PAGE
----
Billed as a ‘Welcome Home’ show following their first trip to Hamburg, The Beatles’ 27 December 1960 performance at Litherland Town Hall was a breakthrough show which cemented their name as Liverpool’s top live draw.
Suddenly we were a wow. Mind you, 70% of the audience thought we were a German wow, but we didn’t care about that. Even in Liverpool, people didn’t know we were from Liverpool. They thought we were from Hamburg. They said, ‘Christ, they speak good English!’ which we did, of course, being English.
It was that evening that we really came out of our shell and let go. We stood there being cheered for the first time. This was when we began to think that we were good. Up to Hamburg we’d thought we were OK, but not good enough. It was only back in Liverpool that we realised the difference and saw what had happened to us while everyone else was playing Cliff Richard shit.
The Beatles performed at Litherland Town Hall at least 20 times in all. While they always attracted fervent crowds to the venue, no other performance had the same significance for the group.
We got a gig. Allan Williams put us in touch with a guy called Bob Wooler, a compère on the dance-hall circuit. He tried us out one night and put an ad in the paper: ‘Direct from Hamburg. The Beatles’. And we probably looked German, too; very different from all the other groups, with our leather jackets. We looked funny and we played differently. We went down a bomb.
Bob Wooler was a 28-year-old disc jockey and compère who had briefly worked at Williams’ short-lived Top Ten Club in Liverpool, named after the Hamburg club where The Beatles occasionally performed. The Liverpool club burnt down a week after opening in mysterious circumstances, leaving Wooler without any work.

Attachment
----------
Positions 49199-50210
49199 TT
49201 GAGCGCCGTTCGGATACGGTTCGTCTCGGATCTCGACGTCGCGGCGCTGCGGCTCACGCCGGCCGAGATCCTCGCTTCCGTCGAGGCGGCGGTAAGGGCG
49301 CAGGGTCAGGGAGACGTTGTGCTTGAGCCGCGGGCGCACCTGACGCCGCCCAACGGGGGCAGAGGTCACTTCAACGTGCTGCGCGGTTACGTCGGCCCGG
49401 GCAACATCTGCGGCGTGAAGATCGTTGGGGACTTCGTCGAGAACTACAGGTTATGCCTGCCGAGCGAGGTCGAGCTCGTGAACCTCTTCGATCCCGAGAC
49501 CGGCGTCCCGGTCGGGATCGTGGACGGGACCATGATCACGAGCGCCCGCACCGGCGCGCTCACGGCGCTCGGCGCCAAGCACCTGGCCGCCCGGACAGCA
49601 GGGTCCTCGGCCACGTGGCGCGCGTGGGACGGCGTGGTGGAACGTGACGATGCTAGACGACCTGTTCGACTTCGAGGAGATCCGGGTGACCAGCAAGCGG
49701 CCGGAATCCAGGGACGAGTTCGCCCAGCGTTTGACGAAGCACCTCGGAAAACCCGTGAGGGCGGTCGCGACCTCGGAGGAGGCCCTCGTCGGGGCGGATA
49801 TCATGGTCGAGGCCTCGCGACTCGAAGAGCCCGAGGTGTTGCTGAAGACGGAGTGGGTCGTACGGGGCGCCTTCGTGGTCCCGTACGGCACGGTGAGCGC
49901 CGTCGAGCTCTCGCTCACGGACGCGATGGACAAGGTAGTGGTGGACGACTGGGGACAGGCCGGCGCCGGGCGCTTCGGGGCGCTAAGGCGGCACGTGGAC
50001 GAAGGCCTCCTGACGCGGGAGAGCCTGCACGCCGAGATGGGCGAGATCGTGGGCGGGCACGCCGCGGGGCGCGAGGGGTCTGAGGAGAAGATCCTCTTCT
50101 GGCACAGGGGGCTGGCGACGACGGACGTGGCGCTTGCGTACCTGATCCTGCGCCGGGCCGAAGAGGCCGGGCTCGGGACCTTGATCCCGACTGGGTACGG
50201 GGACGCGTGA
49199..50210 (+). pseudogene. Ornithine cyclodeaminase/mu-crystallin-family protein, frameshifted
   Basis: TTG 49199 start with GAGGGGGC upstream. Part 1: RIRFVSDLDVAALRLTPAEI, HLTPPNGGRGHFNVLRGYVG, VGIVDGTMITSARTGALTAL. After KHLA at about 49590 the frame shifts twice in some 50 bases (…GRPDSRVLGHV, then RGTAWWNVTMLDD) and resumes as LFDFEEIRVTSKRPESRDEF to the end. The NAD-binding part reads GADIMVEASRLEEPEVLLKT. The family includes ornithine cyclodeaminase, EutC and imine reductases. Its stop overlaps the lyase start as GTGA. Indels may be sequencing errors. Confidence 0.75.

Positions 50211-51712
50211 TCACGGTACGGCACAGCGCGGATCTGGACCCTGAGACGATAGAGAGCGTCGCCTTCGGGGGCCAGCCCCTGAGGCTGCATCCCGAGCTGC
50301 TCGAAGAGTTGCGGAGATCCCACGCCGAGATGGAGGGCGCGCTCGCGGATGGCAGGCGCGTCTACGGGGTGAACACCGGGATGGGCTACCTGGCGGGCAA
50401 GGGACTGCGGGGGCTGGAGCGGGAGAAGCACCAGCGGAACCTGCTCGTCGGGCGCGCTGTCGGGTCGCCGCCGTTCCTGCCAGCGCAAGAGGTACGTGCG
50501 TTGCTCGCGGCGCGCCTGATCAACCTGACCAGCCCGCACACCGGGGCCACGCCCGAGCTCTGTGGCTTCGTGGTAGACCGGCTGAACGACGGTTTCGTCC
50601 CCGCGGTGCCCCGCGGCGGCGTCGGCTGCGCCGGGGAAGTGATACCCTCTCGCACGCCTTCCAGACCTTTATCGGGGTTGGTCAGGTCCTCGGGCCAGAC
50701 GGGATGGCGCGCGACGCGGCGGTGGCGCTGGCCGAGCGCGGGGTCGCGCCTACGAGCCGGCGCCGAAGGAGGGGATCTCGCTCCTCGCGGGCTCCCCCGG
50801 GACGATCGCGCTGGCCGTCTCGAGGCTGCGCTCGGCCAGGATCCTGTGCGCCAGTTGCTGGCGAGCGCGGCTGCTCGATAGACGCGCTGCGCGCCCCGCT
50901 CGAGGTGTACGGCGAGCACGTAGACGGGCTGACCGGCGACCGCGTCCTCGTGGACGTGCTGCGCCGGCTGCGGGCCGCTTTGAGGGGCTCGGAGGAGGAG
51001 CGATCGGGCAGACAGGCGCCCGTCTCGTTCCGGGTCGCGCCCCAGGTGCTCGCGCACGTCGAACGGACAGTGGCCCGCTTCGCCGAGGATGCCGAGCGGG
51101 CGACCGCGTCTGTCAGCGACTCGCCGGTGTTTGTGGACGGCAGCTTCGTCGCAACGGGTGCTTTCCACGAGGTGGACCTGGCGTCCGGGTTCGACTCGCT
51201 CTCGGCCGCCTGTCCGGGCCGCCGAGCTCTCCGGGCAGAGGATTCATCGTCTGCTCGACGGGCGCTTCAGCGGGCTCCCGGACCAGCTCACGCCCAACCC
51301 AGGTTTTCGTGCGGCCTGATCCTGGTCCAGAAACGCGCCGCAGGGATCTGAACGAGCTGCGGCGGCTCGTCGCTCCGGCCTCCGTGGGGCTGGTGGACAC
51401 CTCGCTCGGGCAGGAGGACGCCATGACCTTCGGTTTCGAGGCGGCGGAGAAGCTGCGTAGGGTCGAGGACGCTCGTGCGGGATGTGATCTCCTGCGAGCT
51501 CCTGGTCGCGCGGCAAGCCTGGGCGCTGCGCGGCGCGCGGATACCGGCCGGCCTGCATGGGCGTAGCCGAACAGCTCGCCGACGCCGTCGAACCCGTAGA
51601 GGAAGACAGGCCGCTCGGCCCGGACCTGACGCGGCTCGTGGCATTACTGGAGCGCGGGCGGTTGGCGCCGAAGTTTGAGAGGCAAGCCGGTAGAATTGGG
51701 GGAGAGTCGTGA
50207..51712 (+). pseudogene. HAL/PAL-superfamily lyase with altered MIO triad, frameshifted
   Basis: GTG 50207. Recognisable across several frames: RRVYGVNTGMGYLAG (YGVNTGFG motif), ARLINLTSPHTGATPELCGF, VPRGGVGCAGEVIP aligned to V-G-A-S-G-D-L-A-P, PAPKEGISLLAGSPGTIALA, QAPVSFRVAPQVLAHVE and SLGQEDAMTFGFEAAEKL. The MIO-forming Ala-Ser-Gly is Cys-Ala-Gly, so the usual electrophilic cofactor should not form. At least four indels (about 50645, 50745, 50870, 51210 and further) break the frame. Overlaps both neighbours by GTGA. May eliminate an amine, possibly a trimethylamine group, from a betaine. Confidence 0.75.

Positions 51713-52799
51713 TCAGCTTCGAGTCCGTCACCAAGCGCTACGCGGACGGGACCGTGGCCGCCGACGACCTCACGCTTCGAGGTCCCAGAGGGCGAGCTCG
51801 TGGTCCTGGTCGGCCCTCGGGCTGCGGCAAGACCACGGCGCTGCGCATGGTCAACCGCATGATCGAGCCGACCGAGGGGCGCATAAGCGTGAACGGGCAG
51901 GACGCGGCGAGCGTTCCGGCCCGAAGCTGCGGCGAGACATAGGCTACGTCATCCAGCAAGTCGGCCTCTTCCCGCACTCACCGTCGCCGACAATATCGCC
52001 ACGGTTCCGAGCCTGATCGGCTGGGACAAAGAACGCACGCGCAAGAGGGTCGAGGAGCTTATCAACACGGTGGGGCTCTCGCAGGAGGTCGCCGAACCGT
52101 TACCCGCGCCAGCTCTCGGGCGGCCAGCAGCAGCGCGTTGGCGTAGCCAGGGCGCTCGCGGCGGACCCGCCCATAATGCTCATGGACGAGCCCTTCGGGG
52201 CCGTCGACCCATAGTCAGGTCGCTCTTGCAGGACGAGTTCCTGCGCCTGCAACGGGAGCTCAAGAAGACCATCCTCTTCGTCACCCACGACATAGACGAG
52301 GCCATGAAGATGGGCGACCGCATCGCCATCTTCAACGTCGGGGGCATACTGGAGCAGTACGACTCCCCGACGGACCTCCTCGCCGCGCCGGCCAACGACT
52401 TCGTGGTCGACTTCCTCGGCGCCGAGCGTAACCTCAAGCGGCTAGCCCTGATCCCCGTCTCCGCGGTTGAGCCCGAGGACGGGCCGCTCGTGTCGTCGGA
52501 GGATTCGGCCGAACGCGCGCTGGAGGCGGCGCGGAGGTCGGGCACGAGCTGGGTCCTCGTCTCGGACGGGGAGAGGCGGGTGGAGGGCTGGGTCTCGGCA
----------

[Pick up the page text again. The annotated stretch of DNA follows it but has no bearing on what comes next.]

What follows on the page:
Wooler got talking to the group, who asked if he could organise any gigs for them. At the time The Beatles were despondent after their first trip to Hamburg ended badly, following George Harrison’s deportation and the arrest of Paul McCartney and Pete Best.
Wooler contacted promoter Brian Kelly, at whose Beekay nights he occasionally compèred. Kelly was reluctant to book The Beatles, as they had let him down without warning the previous May in order to go on tour with Johnny Gentle. Eventually, however, he agreed to pay the group £6 for a show at Litherland Town Hall. They were on a bill with The Del Renas, The Searchers and The Deltones.
As they were a late booking there was limited advertising for The Beatles’ appearance. Kelly announced them at his other shows at Lathom Hall, Seaforth and Alexandra Hall, and amended an existing poster with the words “Direct From Hamburg, The Beatles!”
We all wore black that we had picked up in Hamburg. All the Liverpool girls were saying, ‘Are you from Germany?’ or, ‘I saw in the paper you are from Hamburg.’
The Beatles were mostly unknown in north Liverpool at the time, and most of the Litherland regulars presumed they were a German group.
The long hours spent honing the music in Hamburg were finally paying dividends. From the opening number, Little Richard’s Long Tall Sally, The Beatles electrified the crowd, and there was a spontaneous surge towards the stage.
Litherland was an explosion in the fortunes of The Beatles. We were playing for dancing in a hall that could accommodate some 1,500 on the dance floor at one time, but they stopped dancing when we played and surged forward in a crowd to be nearer to us, to watch every moment and above all to scream. People didn’t go to a dance to scream: this was news.
Immediately after the show Brian Kelly booked the group for a series of future shows, for between £6 and £8 a time, in an attempt to stop any other promoter from getting to them.
The Beatles’ reputation in Liverpool was made overnight. After this first appearance at Litherland Town Hall they commanded a dedicated local following, with a number of fans attending every performance. From here the group never looked back.